Sunday, February 25, 2018
Celebrate Good Times…Together
As published in The County Times (www.countytimes.somd.com)
By Ronald N. Guy Jr.
New Year’s: ‘Tis the season for dropping balls, big parties and spirited (but responsible, of course) consumption. Wild celebrations asides, New Year’s is, at its essence, a spectacular pivot point between what was and what will be. It is a simultaneous divorce and marriage, death and birth, end and beginning.
At no other time of year does past and future so equally share space in the mind. The expiration of one calendar and start of another locks one eye on the rear-view mirror and the other through the windshield. This co-mingled awareness of yesterday and tomorrow invites, essentially out of obligation, an assessment of individual progress, world events and, with the right company and juuust the right amount of a magical elixir, the general course of our existence.
It’s a spooky exercise. Who are we? Where have we been? Where are we going? On-track? Off-track? Are we perfectly conscious or thoroughly confused? Who knows where the moment’s grandeur - and a few glasses of your chosen poison - will scatter one’s thoughts?
The verdict on the past year is inevitably harsh: too much weight gained, too many goals left unaccomplished, increased vice decreased screen time and social media usage, stress-reducing gameplans abandoned with hardly a fight and calls to friends left unmade. In a nut, a greater version of ourselves never emerged and all resolutions were ablaze by Valentine’s Day.
But like once-suffering Cubs fans said, “Wait ‘till next year”. Well, it’s here, and with it arrives another chance to be everything we swore we’d be last year.
Cheers to that, eh?
A scroll through 2017’s “Views from the Bleachers” revealed the expected combination of local and national sports topics. The excruciating playoff failings of the Nationals and Capitals and Kirk Cousins’s frustrating contract situation prompted several melancholy discussions of “The Darkness”, D.C.’s sports curse. It even caused one piece to be “written” by my mythical pal Duke Radbourn; the gloom of D.C. sports had rendered me unable to write.
The inspiring play of Mississippi State G Morgan William and Oklahoma City Thunder G Russell Westbrook and the feel good season of Nationals 1B Ryan Zimmerman periodically brightened the mood. Diamond Stone’s accelerated entry into the big bad adult world of the NBA offered a cautionary tale. LeBron James – the man as much as the basketball player – was passionately defended and LaVar Ball - jerk-of-the-year candidate - was taken to task.
The dominate theme, though, and the one that generated the most responses from the community, developed from pieces that addressed Colin Kaepernick, anthem demonstrations and, more generally, the inescapable intersection of sports and politics in 2017.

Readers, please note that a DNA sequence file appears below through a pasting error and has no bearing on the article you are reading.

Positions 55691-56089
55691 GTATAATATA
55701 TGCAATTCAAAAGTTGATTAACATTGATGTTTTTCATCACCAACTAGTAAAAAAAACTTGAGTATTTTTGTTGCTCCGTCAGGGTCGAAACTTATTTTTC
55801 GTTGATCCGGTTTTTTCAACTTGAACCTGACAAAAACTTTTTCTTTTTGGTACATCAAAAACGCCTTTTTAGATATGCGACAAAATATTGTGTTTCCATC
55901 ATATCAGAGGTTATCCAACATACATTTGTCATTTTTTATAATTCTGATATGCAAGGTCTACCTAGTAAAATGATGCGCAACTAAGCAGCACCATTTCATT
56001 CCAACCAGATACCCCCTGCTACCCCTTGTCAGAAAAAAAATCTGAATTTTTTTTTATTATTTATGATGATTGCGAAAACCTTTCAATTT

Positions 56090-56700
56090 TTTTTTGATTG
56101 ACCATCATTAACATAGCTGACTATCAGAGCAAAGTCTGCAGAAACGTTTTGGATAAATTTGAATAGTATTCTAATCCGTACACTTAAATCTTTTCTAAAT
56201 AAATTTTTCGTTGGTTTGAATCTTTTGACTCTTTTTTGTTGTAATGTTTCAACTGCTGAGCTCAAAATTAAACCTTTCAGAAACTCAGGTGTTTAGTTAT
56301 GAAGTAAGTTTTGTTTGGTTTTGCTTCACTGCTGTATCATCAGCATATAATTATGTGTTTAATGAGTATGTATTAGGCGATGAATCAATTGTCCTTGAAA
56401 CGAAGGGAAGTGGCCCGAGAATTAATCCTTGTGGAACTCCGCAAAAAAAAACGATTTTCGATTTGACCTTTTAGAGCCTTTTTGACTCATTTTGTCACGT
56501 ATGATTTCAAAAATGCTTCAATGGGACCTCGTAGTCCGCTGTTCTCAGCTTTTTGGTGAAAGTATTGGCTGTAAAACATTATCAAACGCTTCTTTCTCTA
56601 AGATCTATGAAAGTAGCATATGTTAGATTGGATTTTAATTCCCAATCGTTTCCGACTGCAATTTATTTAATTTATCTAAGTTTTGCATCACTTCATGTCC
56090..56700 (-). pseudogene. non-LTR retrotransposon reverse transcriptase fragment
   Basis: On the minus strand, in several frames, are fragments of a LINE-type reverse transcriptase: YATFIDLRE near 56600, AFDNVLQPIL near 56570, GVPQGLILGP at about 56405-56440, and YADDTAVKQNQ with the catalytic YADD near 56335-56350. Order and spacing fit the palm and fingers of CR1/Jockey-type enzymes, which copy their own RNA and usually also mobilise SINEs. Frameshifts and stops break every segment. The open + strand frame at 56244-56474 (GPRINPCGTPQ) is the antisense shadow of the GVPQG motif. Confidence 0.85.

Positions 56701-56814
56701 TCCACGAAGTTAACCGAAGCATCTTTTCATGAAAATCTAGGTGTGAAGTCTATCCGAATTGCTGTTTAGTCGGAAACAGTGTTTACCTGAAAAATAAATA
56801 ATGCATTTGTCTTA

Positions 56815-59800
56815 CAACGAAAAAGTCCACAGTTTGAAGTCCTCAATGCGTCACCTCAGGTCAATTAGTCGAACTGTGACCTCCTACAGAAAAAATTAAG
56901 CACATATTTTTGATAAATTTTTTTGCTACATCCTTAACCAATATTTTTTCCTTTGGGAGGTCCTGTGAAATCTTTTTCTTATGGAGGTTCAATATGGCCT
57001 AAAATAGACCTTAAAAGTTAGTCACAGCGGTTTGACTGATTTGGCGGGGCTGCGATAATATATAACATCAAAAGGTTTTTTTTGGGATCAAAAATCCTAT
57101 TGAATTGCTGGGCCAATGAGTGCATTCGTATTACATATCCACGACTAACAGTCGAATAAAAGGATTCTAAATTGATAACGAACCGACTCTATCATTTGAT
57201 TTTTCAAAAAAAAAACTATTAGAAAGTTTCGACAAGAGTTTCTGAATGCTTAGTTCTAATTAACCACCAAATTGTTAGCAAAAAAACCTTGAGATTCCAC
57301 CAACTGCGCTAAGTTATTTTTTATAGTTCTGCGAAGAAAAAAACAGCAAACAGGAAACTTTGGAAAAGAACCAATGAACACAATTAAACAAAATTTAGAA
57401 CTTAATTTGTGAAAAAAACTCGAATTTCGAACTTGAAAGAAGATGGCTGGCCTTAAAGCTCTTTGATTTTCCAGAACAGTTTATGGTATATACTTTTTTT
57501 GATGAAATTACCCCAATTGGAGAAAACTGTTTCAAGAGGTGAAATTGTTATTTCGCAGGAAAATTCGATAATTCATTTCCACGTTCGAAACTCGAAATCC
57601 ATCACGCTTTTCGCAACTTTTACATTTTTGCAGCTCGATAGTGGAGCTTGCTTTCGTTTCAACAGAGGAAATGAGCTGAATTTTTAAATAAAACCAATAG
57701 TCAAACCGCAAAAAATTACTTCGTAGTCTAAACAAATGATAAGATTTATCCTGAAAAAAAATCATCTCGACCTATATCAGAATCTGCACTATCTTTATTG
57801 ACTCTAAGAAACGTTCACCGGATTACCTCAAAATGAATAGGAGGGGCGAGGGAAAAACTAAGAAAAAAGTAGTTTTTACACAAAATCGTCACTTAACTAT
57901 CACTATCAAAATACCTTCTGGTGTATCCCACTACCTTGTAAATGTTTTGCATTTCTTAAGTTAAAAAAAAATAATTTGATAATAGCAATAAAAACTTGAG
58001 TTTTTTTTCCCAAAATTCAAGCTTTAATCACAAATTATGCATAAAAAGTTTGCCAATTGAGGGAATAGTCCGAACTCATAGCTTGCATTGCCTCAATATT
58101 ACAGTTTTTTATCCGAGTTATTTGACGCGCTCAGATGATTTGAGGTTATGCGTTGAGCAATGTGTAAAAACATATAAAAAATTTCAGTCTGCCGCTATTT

It was a “sign of the times” of sorts. Whatever you think of President Donald Trump, it would be difficult to argue against adorning him with the well-earned nickname “The Great Agitator”. Upon taking office, he dumped society and sports into a paint can, locked it in one of those industrial paint shaking machines and hasn’t turned it off since – for good (some?) or ill (mostly).
But fear not, this piece isn’t going there. What I will offer is this: Over the next few weeks there will be fans and players of college and professional football teams celebrating bowl wins, playoff games and championships. In those victory celebrations you’ll witness unqualified unity. Nothing will matter but common love of team or teammate. Race, religion, gender, sexual orientation and political persuasions will be irrelevant.
Absorb the visual and carry it close in 2018. Politicians will deface democracy and its natural discord by preaching that the other side is absolutely wrong, that different opinions should be ignored, that all news is fake and that if the opposition wins the country will collapse and be consumed by the fires of Hell…all to the wild cheers of Vladimir Putin and Kim Yong Un.
Don’t take the bait; it’s the rhetoric of those drunk on ego or compromised by special interests. Instead, remember those celebrating teams and fans as a metaphor for our shared principles and common humanity – forces far more consequential than our differences.
Now there’s a resolution to celebrate while we’re watching a ball descend…together.